Clark's brother, Corry Don Clarke, died in another plane crash in the same general area on July 16, 2002. Corry, then 34, was a passenger on an experimental, helicopter-like gyroplane when it, too, plunged to the ground shortly after takeoff from the Ogden-Hinckley Airport. The 41-year-old pilot, Steward Thatcher, of Farmington, also died in that crash.
Wednesday's deadly encore shocked friends and family of the victims.
"Words cannot describe the feelings I have right now . . . . It's a sickening feeling to watch it on the news knowing it's your family," Justin Robins of Layton, the Clarkes' nephew, wrote on Facebook. "I'm saddened knowing that their kids have lost their parents. One was getting married this next month, another was on a mission to Germany, and two of them are doing a service project in Mexico right now.
"They were two of the most giving, service oriented, and spiritually fit people I know. They've raised their kids with good morals and a solid spiritual foundation. Diana and Layne you will truly be missed by so many," Robins added.
Perry Huffaker was Ogden's parks manager, according to a Facebook post from Ogden Pioneer Days. He had served as the Ogden representative on its Pioneer Days rodeo committee, which had just wrapped its 2017 event.
"He was dedicated to his family, his work, and his community," the post stated. "Perry was a vital part of our organization, and we'll miss him tremendously."
The plane a single-engine Beech A36 Bonanza took off from the Ogden-Hinckley Airport, then crashed about a half-mile away, confirmed Allen Kenitzer, spokesman for the Federal Aviation Administration.
At about 1 p.m., the plane, reportedly flying south and failing to gain altitude when its engine emitted a loud noise, plunged 300 feet and hit the median of I-15, where it burst into flames.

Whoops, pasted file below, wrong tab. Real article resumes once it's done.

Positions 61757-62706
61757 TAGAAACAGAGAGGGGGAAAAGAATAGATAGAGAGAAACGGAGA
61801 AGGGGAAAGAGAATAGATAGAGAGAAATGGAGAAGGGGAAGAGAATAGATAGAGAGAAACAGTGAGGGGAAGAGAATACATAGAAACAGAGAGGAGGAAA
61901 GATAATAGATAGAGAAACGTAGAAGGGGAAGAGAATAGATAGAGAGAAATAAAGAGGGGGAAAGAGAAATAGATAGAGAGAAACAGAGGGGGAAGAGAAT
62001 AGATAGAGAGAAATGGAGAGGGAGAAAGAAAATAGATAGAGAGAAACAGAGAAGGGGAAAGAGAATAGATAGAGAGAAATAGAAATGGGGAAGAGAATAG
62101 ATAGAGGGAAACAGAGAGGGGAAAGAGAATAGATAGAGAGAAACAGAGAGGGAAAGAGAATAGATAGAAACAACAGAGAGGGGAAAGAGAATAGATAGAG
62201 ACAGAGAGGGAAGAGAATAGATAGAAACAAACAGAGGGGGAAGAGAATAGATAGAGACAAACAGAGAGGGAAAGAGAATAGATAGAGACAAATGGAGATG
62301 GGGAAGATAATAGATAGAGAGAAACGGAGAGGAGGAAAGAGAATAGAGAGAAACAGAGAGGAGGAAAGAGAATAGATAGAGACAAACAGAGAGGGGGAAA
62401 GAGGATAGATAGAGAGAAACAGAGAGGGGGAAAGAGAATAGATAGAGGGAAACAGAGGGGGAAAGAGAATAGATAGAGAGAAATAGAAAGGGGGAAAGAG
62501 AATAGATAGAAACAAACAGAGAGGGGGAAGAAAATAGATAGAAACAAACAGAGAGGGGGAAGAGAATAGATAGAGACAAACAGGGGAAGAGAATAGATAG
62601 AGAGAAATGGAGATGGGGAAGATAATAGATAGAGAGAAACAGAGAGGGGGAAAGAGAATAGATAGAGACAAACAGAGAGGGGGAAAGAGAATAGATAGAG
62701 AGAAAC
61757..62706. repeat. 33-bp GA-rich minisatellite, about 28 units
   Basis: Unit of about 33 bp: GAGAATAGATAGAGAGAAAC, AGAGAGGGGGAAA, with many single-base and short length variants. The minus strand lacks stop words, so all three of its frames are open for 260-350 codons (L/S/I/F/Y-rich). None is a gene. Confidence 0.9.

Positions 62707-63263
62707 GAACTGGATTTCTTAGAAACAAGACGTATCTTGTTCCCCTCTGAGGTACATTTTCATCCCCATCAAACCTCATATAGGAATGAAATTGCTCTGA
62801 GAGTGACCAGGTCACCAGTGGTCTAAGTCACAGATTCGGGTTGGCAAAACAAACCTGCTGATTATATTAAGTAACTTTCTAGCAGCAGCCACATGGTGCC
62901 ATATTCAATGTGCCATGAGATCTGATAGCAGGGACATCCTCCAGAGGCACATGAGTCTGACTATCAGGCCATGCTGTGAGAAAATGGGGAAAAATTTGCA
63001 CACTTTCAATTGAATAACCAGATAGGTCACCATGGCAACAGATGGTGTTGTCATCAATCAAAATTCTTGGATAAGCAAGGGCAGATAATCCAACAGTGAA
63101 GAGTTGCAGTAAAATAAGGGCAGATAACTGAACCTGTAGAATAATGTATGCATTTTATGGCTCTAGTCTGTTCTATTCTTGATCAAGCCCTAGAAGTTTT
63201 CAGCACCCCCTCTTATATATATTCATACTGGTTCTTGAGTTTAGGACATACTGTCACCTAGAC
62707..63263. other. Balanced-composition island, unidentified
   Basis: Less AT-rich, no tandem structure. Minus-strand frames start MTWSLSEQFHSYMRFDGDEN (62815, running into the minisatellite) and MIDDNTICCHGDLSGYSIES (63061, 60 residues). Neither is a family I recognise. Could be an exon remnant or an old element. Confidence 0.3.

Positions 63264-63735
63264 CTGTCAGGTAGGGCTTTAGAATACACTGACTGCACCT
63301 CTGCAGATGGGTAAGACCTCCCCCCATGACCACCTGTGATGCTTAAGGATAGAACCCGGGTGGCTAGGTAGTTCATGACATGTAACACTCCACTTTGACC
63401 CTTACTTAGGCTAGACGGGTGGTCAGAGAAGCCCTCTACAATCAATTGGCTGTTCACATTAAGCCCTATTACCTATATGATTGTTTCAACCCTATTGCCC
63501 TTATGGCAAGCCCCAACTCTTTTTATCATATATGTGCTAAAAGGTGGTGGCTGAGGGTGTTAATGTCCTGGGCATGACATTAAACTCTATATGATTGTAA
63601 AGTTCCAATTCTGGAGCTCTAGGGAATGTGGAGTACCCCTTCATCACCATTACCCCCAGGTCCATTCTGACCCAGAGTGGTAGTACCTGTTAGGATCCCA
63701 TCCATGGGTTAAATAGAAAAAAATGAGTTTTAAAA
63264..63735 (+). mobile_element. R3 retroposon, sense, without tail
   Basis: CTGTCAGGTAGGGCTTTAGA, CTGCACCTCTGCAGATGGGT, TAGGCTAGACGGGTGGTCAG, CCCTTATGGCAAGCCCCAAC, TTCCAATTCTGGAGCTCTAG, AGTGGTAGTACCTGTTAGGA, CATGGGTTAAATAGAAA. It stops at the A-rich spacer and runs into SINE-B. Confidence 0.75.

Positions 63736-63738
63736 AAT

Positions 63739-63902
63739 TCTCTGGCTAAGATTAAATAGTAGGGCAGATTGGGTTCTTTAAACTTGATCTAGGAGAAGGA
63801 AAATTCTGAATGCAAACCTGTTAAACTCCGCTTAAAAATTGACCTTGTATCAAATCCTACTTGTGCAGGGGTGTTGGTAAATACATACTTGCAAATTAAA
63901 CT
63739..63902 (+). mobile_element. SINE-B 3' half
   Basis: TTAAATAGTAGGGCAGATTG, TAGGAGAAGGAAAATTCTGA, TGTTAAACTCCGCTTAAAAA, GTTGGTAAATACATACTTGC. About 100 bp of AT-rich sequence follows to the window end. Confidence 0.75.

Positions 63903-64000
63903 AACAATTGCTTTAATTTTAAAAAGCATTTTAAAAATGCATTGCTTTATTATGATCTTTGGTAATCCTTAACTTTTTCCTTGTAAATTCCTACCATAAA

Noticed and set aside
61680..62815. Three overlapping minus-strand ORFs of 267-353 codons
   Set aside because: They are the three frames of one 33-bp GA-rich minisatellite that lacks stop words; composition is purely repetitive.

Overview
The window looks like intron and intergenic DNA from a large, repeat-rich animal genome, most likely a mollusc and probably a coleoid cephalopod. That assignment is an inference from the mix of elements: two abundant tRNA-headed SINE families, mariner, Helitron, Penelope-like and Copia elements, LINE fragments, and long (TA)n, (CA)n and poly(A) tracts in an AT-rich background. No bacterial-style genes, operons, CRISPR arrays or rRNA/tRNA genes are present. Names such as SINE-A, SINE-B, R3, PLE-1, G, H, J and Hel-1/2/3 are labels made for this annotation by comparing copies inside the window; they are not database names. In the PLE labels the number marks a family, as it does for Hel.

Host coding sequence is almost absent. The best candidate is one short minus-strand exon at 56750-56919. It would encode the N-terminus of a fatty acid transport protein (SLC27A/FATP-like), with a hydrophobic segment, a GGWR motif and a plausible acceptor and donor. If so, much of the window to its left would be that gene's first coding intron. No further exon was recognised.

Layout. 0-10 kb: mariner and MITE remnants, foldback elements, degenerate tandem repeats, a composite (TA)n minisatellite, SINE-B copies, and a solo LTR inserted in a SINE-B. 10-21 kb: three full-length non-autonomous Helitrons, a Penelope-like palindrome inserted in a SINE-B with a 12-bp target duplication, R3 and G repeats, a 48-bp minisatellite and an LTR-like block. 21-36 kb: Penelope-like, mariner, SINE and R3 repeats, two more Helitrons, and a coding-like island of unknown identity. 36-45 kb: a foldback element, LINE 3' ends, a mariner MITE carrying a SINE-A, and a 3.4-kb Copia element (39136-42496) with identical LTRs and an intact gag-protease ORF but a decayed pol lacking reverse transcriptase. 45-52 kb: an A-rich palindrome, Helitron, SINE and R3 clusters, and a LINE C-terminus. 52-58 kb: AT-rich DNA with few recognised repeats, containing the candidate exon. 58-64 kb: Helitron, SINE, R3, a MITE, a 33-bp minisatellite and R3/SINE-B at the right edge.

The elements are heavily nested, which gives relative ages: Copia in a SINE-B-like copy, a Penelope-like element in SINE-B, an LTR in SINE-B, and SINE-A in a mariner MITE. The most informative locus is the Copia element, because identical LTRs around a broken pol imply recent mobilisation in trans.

Randy Paulson told KUTV News that there was "a big black solid red ball of fire. There's no way you could've survived it."
Truck driver Obdulio Ruiz said it appeared that the pilot was trying to land the plane on the freeway just before the crash, according to The Associated Press.
The crash closed the northbound lanes of I-15 and all but one southbound lane for seven hours, DPS tweeted.
The Utah Department of Transportation opened lanes at 8 p.m., leaving one southbound and one northbound track closed to clean up debris, Royce said.
Crisis counselors available for victim families, witnesses of plane crash
The Department of Public Safety's Victim Services said it was assisting Weber County Advocates and the Roy Police Department to set up a Family Assistance Center where witnesses and those affected by yesterday's plane crash could receive information and assistance.
A crisis counselor and victim advocates will be on hand to help anyone who feels the need to stop by or just talk about what they witnessed.
The FAC will be open Thursday from 1 p.m. to 5 p.m. at the Weber County Building located at 2380 Washington Blvd, on the first floor in the Commission Chambers. The point of contact for the FAC is Jaime Pitt, (801)399-8377.